Here’s how this week’s arts and culture piece begins:
On a recent trip to the Chicago area, I was able to visit the National Shrine of St. Maximilian Kolbe in Libertyville, Illinois. The shrine comprises the Our Lady of the Blessed Sacrament Chapel, a Rosary Garden, and a Conventual Franciscan Friary.
Kolbe (1894-1941) is the Polish priest who offered to take the place of a fellow prisoner condemned to die in the starvation bunker at Auschwitz.
The chapel, open to the public 24 hours a day, 7 days a week, is dedicated to Perpetual Adoration, and has been since 1928 (the original temporary chapel moved to the current site in 1932).
Marytown, as the site is called, serves a broad apostolate—locally, nationally, and internationally—through Eucharistic Adoration, a prison ministry, daily Masses, weekday Confessions, and a retreat program.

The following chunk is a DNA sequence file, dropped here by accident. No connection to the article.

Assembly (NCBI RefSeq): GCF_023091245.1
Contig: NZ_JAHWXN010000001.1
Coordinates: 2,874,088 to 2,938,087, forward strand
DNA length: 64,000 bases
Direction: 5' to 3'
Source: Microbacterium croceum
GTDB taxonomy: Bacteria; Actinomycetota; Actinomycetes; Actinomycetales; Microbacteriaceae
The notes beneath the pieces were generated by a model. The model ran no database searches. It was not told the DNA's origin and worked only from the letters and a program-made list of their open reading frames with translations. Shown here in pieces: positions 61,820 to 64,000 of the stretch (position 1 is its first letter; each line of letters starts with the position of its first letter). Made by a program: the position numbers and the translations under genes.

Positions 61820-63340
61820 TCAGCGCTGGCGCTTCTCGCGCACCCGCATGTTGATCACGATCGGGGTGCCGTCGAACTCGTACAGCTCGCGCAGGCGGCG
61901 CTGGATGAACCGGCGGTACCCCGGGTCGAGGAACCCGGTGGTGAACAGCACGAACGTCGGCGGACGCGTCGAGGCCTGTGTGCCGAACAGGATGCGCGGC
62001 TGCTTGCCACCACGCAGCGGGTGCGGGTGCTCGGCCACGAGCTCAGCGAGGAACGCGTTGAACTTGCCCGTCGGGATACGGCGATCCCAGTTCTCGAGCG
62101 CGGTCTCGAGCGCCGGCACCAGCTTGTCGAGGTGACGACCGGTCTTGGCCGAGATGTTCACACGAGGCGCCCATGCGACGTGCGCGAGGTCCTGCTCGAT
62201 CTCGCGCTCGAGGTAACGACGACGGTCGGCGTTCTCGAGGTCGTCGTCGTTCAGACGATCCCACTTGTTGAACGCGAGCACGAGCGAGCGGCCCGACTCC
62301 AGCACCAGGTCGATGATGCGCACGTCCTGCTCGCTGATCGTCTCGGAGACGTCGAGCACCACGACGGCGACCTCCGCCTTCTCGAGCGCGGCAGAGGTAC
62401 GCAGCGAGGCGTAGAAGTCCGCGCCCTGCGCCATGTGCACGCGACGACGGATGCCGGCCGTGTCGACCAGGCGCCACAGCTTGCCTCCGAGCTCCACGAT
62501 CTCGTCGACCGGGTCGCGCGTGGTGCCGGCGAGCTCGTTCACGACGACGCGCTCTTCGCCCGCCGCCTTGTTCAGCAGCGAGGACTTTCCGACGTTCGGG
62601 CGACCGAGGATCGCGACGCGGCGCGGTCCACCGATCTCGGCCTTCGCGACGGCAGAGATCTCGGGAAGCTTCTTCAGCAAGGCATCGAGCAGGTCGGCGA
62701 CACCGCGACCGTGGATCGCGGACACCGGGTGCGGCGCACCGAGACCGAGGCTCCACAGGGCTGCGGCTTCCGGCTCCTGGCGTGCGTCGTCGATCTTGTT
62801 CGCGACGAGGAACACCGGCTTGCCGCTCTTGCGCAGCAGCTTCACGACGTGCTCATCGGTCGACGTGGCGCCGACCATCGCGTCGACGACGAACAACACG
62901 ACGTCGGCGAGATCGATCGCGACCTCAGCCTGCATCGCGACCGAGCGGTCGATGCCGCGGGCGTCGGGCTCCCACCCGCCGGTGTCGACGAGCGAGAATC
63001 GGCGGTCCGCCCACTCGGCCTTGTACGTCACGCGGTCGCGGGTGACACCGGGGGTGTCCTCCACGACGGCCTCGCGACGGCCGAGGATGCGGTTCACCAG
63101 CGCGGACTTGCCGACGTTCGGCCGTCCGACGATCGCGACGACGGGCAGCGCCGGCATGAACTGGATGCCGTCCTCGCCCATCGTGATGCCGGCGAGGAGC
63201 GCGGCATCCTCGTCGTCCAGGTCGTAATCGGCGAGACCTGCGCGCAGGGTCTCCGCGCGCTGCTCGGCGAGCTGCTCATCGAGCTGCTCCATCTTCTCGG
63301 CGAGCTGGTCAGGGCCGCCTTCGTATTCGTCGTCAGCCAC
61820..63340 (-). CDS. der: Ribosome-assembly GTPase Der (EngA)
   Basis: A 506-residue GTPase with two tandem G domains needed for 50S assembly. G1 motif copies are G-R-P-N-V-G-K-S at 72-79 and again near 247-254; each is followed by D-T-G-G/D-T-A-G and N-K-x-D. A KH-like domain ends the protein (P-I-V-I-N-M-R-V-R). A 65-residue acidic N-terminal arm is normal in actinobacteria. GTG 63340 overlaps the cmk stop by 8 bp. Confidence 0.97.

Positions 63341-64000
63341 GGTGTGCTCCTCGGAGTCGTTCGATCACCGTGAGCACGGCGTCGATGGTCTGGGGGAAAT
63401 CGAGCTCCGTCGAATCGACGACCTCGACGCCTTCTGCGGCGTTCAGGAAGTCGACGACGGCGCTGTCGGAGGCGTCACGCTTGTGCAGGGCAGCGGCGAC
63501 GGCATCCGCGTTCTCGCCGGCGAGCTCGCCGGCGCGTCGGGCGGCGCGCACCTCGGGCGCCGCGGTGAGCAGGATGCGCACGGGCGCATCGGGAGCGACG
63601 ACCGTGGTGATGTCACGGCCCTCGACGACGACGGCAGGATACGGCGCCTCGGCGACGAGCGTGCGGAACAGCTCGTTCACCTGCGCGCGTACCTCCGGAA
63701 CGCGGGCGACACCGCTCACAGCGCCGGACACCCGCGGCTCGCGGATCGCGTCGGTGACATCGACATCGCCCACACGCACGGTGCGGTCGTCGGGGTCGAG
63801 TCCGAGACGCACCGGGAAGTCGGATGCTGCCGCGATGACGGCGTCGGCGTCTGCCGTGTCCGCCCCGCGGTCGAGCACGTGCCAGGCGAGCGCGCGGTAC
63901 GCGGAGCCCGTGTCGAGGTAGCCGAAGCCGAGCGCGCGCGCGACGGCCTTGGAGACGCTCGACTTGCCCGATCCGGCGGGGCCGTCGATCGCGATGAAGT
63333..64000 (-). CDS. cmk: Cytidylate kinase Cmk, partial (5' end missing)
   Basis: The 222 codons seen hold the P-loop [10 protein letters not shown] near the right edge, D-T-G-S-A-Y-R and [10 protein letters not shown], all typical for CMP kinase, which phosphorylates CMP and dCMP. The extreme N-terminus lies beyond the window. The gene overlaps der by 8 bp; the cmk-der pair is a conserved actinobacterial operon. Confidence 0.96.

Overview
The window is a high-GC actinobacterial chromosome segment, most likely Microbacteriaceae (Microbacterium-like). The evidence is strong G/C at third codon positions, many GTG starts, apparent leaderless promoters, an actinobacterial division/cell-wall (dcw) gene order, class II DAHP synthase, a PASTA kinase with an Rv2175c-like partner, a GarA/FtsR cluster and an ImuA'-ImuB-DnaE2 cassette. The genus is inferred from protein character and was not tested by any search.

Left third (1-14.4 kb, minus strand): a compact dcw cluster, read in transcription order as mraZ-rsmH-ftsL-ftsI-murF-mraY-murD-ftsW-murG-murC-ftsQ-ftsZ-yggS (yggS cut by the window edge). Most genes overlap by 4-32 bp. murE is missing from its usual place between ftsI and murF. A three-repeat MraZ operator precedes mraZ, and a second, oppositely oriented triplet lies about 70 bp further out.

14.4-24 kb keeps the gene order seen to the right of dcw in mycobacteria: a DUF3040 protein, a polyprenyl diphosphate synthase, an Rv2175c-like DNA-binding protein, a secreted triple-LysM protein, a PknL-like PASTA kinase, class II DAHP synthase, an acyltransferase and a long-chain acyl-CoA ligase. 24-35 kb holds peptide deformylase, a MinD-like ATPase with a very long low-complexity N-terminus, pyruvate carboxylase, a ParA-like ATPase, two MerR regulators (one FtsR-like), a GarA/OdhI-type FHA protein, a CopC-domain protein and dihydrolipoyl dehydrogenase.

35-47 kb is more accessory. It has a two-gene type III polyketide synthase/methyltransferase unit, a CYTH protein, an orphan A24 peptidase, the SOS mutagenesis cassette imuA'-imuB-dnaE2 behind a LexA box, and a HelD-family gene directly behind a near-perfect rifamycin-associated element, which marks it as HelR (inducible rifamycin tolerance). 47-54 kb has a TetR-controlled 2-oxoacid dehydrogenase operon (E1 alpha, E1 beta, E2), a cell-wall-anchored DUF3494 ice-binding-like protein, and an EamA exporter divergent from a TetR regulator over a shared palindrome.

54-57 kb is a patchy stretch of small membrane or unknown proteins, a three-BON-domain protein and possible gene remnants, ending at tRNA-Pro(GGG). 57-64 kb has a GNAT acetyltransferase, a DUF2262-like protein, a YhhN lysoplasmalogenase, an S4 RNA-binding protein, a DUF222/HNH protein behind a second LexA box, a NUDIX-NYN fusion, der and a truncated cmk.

READ THE WHOLE PIECE HERE.
6 Replies to “ST. MAXIMILIAN KOLBE: LOVE WITHOUT LIMITS”
I have stayed at Marytown a few times. It is a very special place. Not terribly far is the National Shrine of St. Therese, also of St. Jude and many beautiful Polish churches.
Oh wow, Sara, I didn’t know there was also a shrine of St. T nearby! My friend and I did have a lovely walk through the grounds of the adjacent Mundelein Seminary…anyway, Marytown, yes, a very holy place….the air was charged…
The National Shrine of Saint Thérèse is at the Carmelite Spiritual Center in Darien, Illinois. My nephew is currently the curator of the museum. https://www.littleflower.org/national-shrine-and-museum-of-st-therese/. I hope you one day have an opportunity to visit the shrine.
Oh that would be incredible to visit the St. Therese Shrine as well–that’s the thing with traveling–huge acceptance of the severe limitations of time, your own strength and reality–grateful for the places I am able to visit and glad that someone else gets to visit the places I’m not able to get to just then. Thanks so much, Ruth Ann and pray for us, Little Flower.
Thank you for this article. The generous heart of such a man…no words for that!
I agree, Ingrid–a sacifice beyond words…and that has borne and continues to bear unimaginable fruit….